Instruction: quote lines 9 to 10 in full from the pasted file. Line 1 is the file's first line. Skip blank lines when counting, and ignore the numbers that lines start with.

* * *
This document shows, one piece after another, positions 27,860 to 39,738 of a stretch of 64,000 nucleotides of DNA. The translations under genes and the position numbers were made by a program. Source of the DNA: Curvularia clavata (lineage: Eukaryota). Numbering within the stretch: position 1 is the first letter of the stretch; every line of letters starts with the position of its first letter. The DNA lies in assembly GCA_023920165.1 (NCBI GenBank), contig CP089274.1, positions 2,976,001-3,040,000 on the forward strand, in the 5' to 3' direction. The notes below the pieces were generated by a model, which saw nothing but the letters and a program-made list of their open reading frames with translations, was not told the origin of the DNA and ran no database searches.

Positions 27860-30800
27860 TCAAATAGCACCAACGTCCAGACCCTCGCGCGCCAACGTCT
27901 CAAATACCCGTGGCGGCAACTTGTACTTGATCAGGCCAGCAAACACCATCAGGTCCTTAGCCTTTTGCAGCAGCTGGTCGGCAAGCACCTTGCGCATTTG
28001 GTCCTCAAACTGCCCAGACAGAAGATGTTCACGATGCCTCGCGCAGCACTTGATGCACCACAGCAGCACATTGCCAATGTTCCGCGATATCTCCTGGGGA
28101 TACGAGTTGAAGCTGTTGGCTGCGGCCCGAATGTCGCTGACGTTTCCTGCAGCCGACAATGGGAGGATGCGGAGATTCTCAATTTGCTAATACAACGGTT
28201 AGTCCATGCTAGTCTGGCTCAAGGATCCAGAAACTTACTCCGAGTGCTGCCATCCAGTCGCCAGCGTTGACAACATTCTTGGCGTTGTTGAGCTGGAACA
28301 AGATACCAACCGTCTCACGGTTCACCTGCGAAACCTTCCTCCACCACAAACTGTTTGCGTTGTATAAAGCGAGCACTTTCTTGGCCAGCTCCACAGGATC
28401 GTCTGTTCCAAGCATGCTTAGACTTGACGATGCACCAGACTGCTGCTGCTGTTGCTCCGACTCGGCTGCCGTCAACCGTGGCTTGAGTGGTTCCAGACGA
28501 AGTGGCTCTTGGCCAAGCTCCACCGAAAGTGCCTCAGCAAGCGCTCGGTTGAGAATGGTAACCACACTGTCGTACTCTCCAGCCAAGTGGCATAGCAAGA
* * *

28401 GTCTGTTCCAAGCATGCTTAGACTTGACGATGCACCAGACTGCTGCTGCTGTTGCTCCGACTCGGCTGCCGTCAACCGTGGCTTGAGTGGTTCCAGACGA
28501 AGTGGCTCTTGGCCAAGCTCCACCGAAAGTGCCTCAGCAAGCGCTCGGTTGAGAATGGTAACCACACTGTCGTACTCTCCAGCCAAGTGGCATAGCAAGA